This application seeks support for the infrastructure of the Multiethnic Cohort (MEC) Study, which was established in Hawaii and southern California between 1993 and 1996 to study risk factors for cancer and other chronic diseases. The study was designed to take advantage of the ethnic and cultural diversity of the two geographic areas, as well as the expertise of the senior investigators in nutrition, ethnic/racial studies, and, subsequently, genetics. It is the most ethnically heterogeneous cancer cohort in existence. At baseline, the cohort included information on 215,000 men and women, comprised, by design, almost entirely of five ethnic/racial populations: Caucasians, Japanese Americans, Native Hawaiians, African Americans, and Latinos. The resource was later expanded to include a prospective bio repository of blood and urine specimens from ~ 70,000 of the participants. Leadership of the MEC entails a highly interactive, team approach;and the investigators have amply demonstrated their willingness to share data and participate actively in consortium projects. This application describes our aims over the next five years for maintaining and enhancing the infrastructure of the MEC, as well as plans for methodological research in the areas of genetic and nutritional epidemiology that utilize the resources of the cohort. Research accomplishments to date include significant contributions to understanding both genetic and environmental risk factors for cancer, particularly related to breast, prostate, colorectal and lun cancers. Nearly 250 papers describing these findings have been published. In addition, primarily over the last 20 years, more than 50 research grants have been built around the MEC, and more than 50 students and postdoctoral fellows have been trained on the study. This new grant will make possible the continuation of a well-integrated program of research aimed at evaluating environmental factors and genetic variants as risk factors for cancer and other common chronic diseases.

Public Health Relevance

The Multiethnic Cohort Study is a powerful resource for continuing research efforts aimed at greater understanding ofthe environmental causes of cancer and other chronic diseases, and how these risk factors interact with genetic variants to explain some of the ethnic/racial disparities in cancer risks in the U,S. population. It is our hope that this work ultimately will provide useful insights into the prevention, early detection and treatment of cancer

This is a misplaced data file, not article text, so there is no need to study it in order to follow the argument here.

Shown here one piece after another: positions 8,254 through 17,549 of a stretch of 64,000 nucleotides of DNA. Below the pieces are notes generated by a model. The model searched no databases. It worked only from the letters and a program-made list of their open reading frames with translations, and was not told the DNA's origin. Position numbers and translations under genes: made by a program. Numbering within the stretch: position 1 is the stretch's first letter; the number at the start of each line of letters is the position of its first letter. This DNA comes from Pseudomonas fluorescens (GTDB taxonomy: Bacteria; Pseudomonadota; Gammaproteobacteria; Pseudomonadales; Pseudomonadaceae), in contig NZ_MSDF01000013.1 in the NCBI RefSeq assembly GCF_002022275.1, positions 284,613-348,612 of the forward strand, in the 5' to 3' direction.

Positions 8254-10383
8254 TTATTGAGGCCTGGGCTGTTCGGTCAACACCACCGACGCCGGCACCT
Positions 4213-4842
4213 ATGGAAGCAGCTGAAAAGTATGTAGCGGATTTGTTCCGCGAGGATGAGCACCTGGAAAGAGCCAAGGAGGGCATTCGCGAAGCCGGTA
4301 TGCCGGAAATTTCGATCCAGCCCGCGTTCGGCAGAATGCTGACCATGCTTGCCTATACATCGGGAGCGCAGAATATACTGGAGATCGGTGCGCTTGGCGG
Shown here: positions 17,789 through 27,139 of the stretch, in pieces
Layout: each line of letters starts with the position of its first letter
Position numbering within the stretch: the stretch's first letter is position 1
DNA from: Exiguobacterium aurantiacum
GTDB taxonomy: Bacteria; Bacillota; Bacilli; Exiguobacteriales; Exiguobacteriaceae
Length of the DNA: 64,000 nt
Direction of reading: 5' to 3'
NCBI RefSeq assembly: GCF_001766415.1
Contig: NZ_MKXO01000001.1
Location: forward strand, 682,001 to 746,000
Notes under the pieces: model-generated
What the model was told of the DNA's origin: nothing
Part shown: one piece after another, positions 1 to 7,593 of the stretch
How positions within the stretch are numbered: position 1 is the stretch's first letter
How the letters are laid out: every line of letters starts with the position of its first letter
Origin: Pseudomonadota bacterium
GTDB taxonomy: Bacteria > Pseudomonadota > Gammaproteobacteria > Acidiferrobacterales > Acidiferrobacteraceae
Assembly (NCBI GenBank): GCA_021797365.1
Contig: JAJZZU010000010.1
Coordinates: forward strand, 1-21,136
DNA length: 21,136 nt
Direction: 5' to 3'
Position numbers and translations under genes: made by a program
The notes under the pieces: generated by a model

National Institute of Health (NIH)
Research Project with Complex Structure Cooperative Agreement (UM1)
Project #
Application #
Study Section
Special Emphasis Panel (ZCA1)
Program Officer
Mahabir, Somdat
Project Start
Project End
Budget Start
Budget End
Support Year
Fiscal Year
Total Cost
Indirect Cost
University of Hawaii
Organized Research Units
United States
Zip Code
Setiawan, Veronica Wendy; Hernandez, Brenda Y; Lu, Shelly C et al. (2014) Diabetes and racial/ethnic differences in hepatocellular carcinoma risk: the multiethnic cohort. J Natl Cancer Inst 106:
Feng, Ye; Stram, Daniel O; Rhie, Suhn Kyong et al. (2014) A comprehensive examination of breast cancer risk loci in African American women. Hum Mol Genet 23:5518-26
Leo, Qi Jie Nicholas; Ollberding, Nicholas J; Wilkens, Lynne R et al. (2014) Obesity and non-Hodgkin lymphoma survival in an ethnically diverse population: the Multiethnic Cohort study. Cancer Causes Control 25:1449-59
Fejerman, Laura; Ahmadiyeh, Nasim; Hu, Donglei et al. (2014) Genome-wide association study of breast cancer in Latinas identifies novel protective variants on 6q25. Nat Commun 5:5260
Park, Sungshim Lani; Kotapati, Srikanth; Wilkens, Lynne R et al. (2014) 1,3-Butadiene exposure and metabolism among Japanese American, Native Hawaiian, and White smokers. Cancer Epidemiol Biomarkers Prev 23:2240-9
Harmon, Brook E; Little, Melissa A; Woekel, Erica D et al. (2014) Ethnic differences and predictors of colonoscopy, prostate-specific antigen, and mammography screening participation in the multiethnic cohort. Cancer Epidemiol 38:162-7
Murphy, Sharon E; Park, Sung-Shim L; Thompson, Elizabeth F et al. (2014) Nicotine N-glucuronidation relative to N-oxidation and C-oxidation and UGT2B10 genotype in five ethnic/racial groups. Carcinogenesis 35:2526-33
Palmer, Julie R; Viscidi, Emma; Troester, Melissa A et al. (2014) Parity, lactation, and breast cancer subtypes in African American women: results from the AMBER Consortium. J Natl Cancer Inst 106:
SIGMA Type 2 Diabetes Consortium; Estrada, Karol; Aukrust, Ingvild et al. (2014) Association of a low-frequency variant in HNF1A with type 2 diabetes in a Latino population. JAMA 311:2305-14
Wu, Anna H; Gomez, Scarlett Lin; Vigen, Cheryl et al. (2013) The California Breast Cancer Survivorship Consortium (CBCSC): prognostic factors associated with racial/ethnic differences in breast cancer survival. Cancer Causes Control 24:1821-36

Showing the most recent 10 out of 11 publications